int main() {
vector<int> num {1, 2, 3, 4, 5};

cout << "Initial Vector: ";

for (const int& i : num) {
cout << i << "  ";
}

// change elements at indexes 1 and 4
num.at(1) = 9;
num.at(4) = 7;

cout << "\nUpdated Vector: ";

for (const int& i : num) {
cout << i << "  ";
}

return 0;
}

Output

Initial Vector: 1  2  3  4  5
Updated Vector: 1  9  3  4  7

In the above example, notice the statements,

num.at(1) = 9;
num.at(4) = 7;

Here, we have assigned new values to indexes 1 and 4. So the value at index 1 is changed to 9 and the value at index 4 is changed to 7.

## 4. Delete Elements from C++ Vectors

To delete a single element from a vector, we use the pop_back() function. For example,

#include <iostream>
#include <vector>

using namespace std;

int main() {
vector<int> prime_numbers{2, 3, 5, 7};

// initial vector
cout << "Initial Vector: ";
for (int i : prime_numbers) {
cout << i << " ";
}

// remove the last element prime_numbers.pop_back();
// final vector cout << "\nUpdated Vector: "; for (int i : prime_numbers) { cout << i << " "; } return 0; }

Output

Initial Vector: 2 3 5 7
Updated Vector: 2 3 5

In the above example, notice the statement,

prime_numbers.pop_back();

Here, we have removed the last element (7) from the vector.

## C++ Vector Functions

In C++, the vector header file provides various functions that can be used to perform different operations on a vector.

Function Description
size() returns the number of elements present in the vector
clear() removes all the elements of the vector
front() returns the first element of the vector
back() returns the last element of the vector
empty() returns 1 (true) if the vector is empty
capacity() check the overall size of a vector

## C++ Vector Iterators

Vector iterators are used to point to the memory address of a vector element. In some ways, they act like pointers in C++.

We can create vector iterators with the syntax

vector<T>::iterator iteratorName;

For example, if we have 2 vectors of int and double types, then we will need 2 different iterators corresponding to their types:

// iterator for int vector
vector<int>::iterator iter1;

// iterator for double vector
vector<double>::iterator iter2;

### Initialize Vector Iterators

We can initialize vector iterators using the begin() and end() functions.

1. begin() function

The begin() function returns an iterator that points to the first element of the vector. For example,

vector<int> num = {1, 2, 3};
vector<int>::iterator iter;

// iter points to num[0]
iter = num.begin();

2. end() function

The end() function points to the theoretical element that comes after the final element of the vector. For example,

// iter points to the last element of num
iter = num.end() - 1;

Here, due to the nature of the end() function, we have used the code num.end() - 1 to point to the last element of the num vector i.e. num[2].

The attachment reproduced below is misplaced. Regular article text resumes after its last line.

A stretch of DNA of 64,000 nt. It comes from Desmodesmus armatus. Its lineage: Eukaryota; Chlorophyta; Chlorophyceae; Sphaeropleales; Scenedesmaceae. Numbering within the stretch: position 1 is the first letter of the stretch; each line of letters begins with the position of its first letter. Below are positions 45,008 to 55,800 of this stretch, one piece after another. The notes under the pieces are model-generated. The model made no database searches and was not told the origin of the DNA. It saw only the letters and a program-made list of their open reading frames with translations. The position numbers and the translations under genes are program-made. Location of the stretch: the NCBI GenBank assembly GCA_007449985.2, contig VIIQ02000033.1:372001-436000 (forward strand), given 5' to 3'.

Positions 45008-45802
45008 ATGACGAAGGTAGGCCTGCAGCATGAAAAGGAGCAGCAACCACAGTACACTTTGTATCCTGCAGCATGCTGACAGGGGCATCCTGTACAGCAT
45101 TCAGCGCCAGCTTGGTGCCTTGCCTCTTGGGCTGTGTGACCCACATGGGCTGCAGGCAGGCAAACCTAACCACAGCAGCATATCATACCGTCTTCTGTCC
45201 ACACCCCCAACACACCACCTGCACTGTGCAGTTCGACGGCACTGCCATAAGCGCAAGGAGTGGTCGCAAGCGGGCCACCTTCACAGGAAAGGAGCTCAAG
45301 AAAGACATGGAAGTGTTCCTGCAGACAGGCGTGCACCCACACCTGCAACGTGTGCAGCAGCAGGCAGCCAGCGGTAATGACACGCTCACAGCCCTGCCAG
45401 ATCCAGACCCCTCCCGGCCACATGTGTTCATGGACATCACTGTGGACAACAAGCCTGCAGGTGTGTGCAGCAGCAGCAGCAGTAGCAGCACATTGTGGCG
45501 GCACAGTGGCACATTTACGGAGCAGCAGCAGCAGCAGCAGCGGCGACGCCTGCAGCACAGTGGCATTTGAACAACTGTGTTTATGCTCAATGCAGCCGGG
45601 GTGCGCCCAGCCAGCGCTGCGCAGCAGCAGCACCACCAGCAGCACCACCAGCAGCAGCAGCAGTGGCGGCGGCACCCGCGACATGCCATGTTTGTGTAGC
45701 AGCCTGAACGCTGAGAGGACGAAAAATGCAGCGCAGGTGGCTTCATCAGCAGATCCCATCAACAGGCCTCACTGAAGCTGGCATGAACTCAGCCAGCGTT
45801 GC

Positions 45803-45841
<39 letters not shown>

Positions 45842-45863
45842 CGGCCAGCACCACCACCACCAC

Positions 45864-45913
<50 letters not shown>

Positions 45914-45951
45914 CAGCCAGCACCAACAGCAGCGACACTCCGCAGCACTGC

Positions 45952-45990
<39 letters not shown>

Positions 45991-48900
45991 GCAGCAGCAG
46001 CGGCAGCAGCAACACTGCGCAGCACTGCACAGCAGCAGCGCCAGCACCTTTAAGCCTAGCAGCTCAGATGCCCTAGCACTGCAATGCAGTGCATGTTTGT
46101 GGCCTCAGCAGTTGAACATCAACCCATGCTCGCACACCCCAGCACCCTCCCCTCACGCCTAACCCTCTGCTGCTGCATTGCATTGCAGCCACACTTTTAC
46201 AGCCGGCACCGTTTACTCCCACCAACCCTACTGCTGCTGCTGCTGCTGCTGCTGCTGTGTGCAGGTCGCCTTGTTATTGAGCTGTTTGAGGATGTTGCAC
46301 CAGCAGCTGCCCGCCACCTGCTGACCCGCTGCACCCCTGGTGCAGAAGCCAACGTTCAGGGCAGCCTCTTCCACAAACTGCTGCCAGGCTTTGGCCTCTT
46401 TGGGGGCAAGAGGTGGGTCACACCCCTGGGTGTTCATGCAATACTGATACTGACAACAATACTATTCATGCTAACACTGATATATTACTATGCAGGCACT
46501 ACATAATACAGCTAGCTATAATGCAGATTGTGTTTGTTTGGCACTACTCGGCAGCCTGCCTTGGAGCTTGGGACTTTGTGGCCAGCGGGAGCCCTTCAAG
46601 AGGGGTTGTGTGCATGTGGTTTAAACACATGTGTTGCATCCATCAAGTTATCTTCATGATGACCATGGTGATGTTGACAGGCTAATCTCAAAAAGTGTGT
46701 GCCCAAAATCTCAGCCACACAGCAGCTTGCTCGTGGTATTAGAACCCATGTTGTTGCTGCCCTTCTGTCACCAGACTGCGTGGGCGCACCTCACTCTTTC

### Example: C++ Vector Iterators

#include <iostream>
#include <vector>
using namespace std;

int main() {
vector<int> num {1, 2, 3, 4, 5};

// declare iterator
vector<int>::iterator iter;

// initialize the iterator with the first element
iter = num.begin();

// print the vector element
cout << "num[0] = " << *iter << endl;

// iterator points to the 3rd element
iter = num.begin() + 2;
cout << "num[2] = " << *iter;

// iterator points to the last element
iter = num.end() - 1;
cout << "num[4] = " << *iter;

return 0;
}

Output

num[0] = 1
num[2] = 3
num[4] = 5

In this program, we have declared an int vector iterator iter to use it with the vector num.

// declare iterator
vector<int>::iterator iter;

Then, we initialized the iterator to the first element of the vector using the begin() function.

// initialize the iterator with the first element
iter = num.begin();

Then, we printed the vector element by dereferencing the iterator:

// print the vector element
cout << "num[0] = " << *iter << endl;

Then, we printed the 3rd element of the vector by changing the value of iter to num.begin() + 2.

Finally, we printed the last element of the vector using the end() function.

### Example: Iterate Through Vector Using Iterators

#include <iostream>
#include <vector>
using namespace std;

int main() {
vector<int> num {1, 2, 3, 4, 5};

// declare iterator
vector<int>::iterator iter;

// use iterator with for loop
for (iter = num.begin(); iter != num.end(); ++iter) {
cout << *iter << "  ";
}

return 0;
}

Output

1  2  3  4  5

Here, we have used a for loop to initialize and iterate the iterator iter from the beginning of the vector to the end of the vector using the begin() and end() functions.

// use iterator with for loop
for (iter = num.begin(); iter != num.end(); ++iter) {
cout << *iter << "  ";
}